• The Power of Rock: In a episode of Duck Dodgers, Megadeth successfully fought off a Martian invasion by performing the song "Back in the Day". Dave Mustaine had a modified electric guitar that shot laser beams at space ships.
  • Put on a Bus: Literally the way Dave Mustaine was expelled from Metallica.
  • Rags to Riches: Dave. He went from having to sell drugs as a teenager... to being in Metallica... to being kicked out and working as a telemarketer... to being one of the biggest names in all of metal.
    • Really applies to most of the classic era band members. Ellefson was a teenager basically surviving off his parents living back in Minnesota, Marty Friedman was borderline homeless and could barely afford clean clothes. Dave worked shitty jobs and couch surfed until Peace Sells. Chris Poland and Gar Samuelson were heroin addicts playing in a jazz fusion band to tiny crowds.
  • Revolving Door Band: The members listed at the top of the page are only the members who have appeared on some recording. At least two more drummers and three more guitarists could be added to that list, including Kerry King during the band's early years. In total, 20 different musicians have been members of Megadeth over the years.
  • The Rival: Metallica was clearly this for Mustaine. Not anymore though.
  • Sir Swears-a-Lot: Dave - both in songs and on stage, especially on stage.
  • Singing Voice Dissonance: Dave Mustaine is a tall, rather muscled fellow with the "classic" metal style - who just happens to have the singing voice of an enraged cartoon duck.
  • "Sesame Street" Cred: Mustaine guest-starred in Duck Dodgers.
  • Start My Own: Mustaine's reason about why he started Megadeth. It was after he was fired from Metallica due to his alcohol problems. Various former members have also done this; Greg Handevidt formed Kublai Khan (not to be confused with the hardcore group of the same name), Chris Poland has had various projects over the years (the jazz fusion act Ohm probably being the most famous), Gar Samuelson started the progressive thrash group Fatal Opera with his brother, and both Chris Broderick and Shawn Drover started the thrash / melodic death metal group Act of Defiance.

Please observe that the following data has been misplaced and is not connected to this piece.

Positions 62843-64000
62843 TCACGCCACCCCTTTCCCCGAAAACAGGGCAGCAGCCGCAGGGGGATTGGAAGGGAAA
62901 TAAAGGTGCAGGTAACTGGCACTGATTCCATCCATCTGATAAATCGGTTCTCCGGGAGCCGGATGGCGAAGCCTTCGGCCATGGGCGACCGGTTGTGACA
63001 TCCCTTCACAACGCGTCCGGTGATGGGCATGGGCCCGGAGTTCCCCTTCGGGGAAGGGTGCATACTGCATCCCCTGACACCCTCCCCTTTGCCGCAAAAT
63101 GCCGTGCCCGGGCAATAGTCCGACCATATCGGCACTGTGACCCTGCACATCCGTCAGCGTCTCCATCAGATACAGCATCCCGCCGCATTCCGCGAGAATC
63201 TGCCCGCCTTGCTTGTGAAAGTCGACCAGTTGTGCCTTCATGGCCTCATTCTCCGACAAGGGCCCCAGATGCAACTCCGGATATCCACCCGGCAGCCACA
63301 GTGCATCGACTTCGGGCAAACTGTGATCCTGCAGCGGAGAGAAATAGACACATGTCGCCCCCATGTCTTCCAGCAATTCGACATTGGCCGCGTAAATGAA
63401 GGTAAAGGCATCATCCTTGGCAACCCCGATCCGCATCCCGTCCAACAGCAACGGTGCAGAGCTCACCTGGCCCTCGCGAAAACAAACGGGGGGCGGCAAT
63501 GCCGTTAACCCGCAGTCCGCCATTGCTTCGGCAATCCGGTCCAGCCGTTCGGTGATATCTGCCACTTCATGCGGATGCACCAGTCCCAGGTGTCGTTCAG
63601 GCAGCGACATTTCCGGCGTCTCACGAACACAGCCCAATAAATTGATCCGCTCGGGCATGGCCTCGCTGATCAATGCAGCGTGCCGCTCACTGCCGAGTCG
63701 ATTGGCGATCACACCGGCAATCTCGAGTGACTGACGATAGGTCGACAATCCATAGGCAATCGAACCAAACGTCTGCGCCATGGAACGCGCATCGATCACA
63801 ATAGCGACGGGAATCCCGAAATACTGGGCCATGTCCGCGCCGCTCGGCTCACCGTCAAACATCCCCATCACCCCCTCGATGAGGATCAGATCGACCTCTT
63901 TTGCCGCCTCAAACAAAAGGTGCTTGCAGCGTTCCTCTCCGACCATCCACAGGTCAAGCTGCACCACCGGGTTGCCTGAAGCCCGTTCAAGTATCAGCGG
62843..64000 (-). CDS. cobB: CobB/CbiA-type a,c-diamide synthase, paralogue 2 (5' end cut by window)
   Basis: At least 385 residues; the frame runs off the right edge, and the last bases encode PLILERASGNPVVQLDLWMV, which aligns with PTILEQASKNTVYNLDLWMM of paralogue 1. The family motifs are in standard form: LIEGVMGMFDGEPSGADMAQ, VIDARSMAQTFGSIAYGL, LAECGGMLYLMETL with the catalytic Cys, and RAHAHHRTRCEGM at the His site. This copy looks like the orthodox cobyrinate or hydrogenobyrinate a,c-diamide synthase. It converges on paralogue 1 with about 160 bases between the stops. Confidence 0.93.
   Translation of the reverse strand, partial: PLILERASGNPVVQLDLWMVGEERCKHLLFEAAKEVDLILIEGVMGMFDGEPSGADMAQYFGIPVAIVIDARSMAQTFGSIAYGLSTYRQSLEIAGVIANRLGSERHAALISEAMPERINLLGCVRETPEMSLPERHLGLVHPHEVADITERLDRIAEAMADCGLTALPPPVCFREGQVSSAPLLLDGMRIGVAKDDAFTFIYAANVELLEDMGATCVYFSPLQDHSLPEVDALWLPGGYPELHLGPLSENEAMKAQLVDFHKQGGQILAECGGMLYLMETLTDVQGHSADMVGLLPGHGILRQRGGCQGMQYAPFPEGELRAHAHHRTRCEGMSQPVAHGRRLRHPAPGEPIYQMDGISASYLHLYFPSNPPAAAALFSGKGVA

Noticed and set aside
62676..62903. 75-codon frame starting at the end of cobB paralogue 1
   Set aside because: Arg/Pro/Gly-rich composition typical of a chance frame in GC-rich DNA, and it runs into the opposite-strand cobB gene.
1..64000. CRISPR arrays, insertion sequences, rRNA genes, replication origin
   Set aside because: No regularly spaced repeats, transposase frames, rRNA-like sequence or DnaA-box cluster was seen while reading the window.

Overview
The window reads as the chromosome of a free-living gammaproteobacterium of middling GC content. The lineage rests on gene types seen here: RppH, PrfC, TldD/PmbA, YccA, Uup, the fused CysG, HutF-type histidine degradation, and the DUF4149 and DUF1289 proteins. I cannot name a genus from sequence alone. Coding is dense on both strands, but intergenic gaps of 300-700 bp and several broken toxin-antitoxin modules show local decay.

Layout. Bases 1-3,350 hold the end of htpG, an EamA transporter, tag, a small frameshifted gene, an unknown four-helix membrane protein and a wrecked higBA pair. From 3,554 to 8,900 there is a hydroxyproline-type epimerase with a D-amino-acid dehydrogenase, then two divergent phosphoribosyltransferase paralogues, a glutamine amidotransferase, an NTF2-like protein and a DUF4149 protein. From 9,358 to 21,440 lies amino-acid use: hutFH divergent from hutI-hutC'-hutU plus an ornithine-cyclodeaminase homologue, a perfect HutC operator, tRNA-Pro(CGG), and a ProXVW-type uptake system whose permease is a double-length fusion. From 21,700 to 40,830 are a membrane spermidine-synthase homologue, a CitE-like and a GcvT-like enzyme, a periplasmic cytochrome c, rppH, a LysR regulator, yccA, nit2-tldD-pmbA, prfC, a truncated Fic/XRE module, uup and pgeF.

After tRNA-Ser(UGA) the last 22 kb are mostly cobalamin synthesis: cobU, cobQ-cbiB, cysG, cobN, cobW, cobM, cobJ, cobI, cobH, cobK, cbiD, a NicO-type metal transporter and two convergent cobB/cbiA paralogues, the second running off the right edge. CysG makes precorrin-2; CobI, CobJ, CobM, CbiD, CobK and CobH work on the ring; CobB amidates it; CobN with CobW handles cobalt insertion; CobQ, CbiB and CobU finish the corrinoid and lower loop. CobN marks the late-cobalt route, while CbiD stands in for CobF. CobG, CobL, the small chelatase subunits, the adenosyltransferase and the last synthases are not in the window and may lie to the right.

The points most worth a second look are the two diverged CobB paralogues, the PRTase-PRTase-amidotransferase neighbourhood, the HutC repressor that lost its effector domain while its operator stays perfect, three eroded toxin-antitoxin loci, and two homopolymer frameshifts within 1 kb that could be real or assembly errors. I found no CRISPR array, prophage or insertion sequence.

• Up to Eleven: Dave's original plan with Megadeth. Take his work in Metallica, make it faster, heavier and throw in as many solos as humanly possible. Though pretty quickly it became a well-nuanced band in its own right.
  • Take That!:
    • Some ex-members like David Ellefson, Al Pitrelli and Nick Menza are/were among the receptors of Dave's word shots on interviews. Ironically, Ellefson would return to the band and they're back to being friends again.
    • Another interview had him taking a jab at Pantera for aping their sound. Ironically again, he wanted Dimebag Darrell in the past for the band, and he aped their sound for "Train of Consequences".
  • Thinly-Veiled Dub Country Change: Their cover of "Anarchy in the UK", despite leaving the title the same, changes all mentions of the UK to the USA. However, almost none of the other lyrics are rewritten to reflect this, making the references to very British political issues like the IRA feel very out of place.
  • We Used to Be Friends: Basically Dave with anybody who was in the band in the past. In particular:
    • Dave Ellefson, who was there from the start. After being in the band from start to its brief ending in 2003 he was apparently offered a bad deal, which ended up with both Daves hurling lawsuits at each other. Apparently, although Ellefson is back in the band, he is just an employee this time round.
    • Dave viciously hated Chris Poland for a fair amount of time after firing him, though for an understandable reason; Poland sold Mustaine and Ellefson's guitar gear, stuff worth a lot of money, and practically invaluable today, for drug money.
    • Dave's also on bad terms with Marty Friedman, having insulted his playing ability as well has Friedman's projects after his move to Japan...not that Marty seems all that bothered.
    • Nick Menza and Dave had a huge falling out in the late 90's. The subsequent bad blood remained long enough for Mustaine to be banned from attending Menza's funeral, which took place close to twenty years after Menza left Megadeth.
    • Finally, and most famously - Metallica. Given the circumstances of the firing, Dave spared no expense in trying to ruin them for many years, and was infamously hostile in interviews, and reportedly in-person for over a decade. During the infamous therapy scene involving him and Lars, he invokes this word for word, even. He did, however make peace with Cliff Burton after the latter's death, and thankfully is on decent terms with the rest of the band, minor potshots not withstanding.